"Coming right up," Sakura said.
As she stood at the bar waiting for the drink, she took the opportunity to study her two antagonists. Syaoran was wearing a dark suit with a conservative tie. His matching Stetson was parked on a chair at the table and his think brown hair was his messy style as usual. He didn't look as if anything would ruffle him, his lean face completely without expression, and his deep-set amber eyes staring straight ahead. But his mother was fidgeting beside him. Sakura could see her eyes dart nervously from left to right.
That body language was revealing. Sakura found it as explicit as a confession. She smiled, slowly and with cold malice, and at that moment Yelan looked at her.
Her well made up face went pasty. There was something in the expression on that girl's face, Yelan thought, something in that cold stare that made her backbone turn to jelly. This wasn't the same girl she'd sent packing. No. There was something very different about Sakura now, and it made her nauseated.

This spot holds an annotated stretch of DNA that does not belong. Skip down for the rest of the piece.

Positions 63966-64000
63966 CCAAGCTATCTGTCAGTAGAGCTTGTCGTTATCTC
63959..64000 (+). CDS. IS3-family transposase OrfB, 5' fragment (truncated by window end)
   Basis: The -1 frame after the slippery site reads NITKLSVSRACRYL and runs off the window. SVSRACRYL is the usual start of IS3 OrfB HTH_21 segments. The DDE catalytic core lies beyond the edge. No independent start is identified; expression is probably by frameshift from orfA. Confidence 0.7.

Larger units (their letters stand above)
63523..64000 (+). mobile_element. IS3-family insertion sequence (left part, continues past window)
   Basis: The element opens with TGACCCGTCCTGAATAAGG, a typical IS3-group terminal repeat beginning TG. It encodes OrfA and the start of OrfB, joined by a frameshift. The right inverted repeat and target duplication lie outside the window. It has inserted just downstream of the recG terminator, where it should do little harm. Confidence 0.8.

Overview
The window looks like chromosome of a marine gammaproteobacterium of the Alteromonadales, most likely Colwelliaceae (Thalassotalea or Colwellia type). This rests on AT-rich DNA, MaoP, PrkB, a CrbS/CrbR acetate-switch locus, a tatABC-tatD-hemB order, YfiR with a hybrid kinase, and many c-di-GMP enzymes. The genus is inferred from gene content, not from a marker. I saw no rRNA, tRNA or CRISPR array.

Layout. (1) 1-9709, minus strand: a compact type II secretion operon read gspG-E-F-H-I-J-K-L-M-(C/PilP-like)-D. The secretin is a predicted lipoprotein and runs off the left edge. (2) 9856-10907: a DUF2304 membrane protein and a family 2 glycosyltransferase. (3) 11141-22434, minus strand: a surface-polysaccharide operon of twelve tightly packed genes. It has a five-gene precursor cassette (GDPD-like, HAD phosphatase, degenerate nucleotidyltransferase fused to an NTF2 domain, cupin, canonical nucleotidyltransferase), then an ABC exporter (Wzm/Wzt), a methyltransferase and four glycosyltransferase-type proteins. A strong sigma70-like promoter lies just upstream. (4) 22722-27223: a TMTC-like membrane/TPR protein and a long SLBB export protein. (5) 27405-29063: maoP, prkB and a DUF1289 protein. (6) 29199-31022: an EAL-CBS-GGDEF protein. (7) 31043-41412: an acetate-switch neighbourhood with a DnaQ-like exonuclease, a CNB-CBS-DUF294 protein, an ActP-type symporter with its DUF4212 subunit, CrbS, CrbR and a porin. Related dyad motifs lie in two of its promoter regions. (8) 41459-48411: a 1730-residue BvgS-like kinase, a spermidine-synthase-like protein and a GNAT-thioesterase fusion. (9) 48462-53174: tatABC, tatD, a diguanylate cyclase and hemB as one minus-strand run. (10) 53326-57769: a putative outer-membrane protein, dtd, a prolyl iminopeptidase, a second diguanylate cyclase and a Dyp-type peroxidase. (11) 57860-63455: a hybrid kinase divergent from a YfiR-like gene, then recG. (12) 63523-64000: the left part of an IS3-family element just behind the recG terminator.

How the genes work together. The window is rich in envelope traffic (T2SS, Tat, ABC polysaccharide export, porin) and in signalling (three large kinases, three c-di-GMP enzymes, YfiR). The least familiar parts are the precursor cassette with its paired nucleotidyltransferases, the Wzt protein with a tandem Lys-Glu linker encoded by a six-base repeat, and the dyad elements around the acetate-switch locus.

Sakura took Syaoran's drink back to the table and placed it before him. She then produced her pad and pen with perfect steady fingers, mentally thanking Takao for the poise and self-confidence he'd engendered in her.
"These aren't necessary," Syaoran said curtly, pushing the menu away. "I have a steak and salad."
"So will I," Yelan said stiffly. "Rare, please. I don't like well-done meat."
"Same here," Syaoran replied.
"Two rare steaks," Sakura murmured, letting her eyes sideways to meet Syaoran's.
"Rare, not raw," he said, uncannily reading the thought in her mind, "I don't want it to get up and moo at me."
Sakura had to fight down a smile. "Yes, sir. It won't be long."
She left them to give in the order, then served it minutes later with cool courtesy.
"She's very efficient, isn't she?" Yelan said icily as they ate. "I can remember one time when she spilled coffee all down my dress, when you took me to that horrid little café for lunch."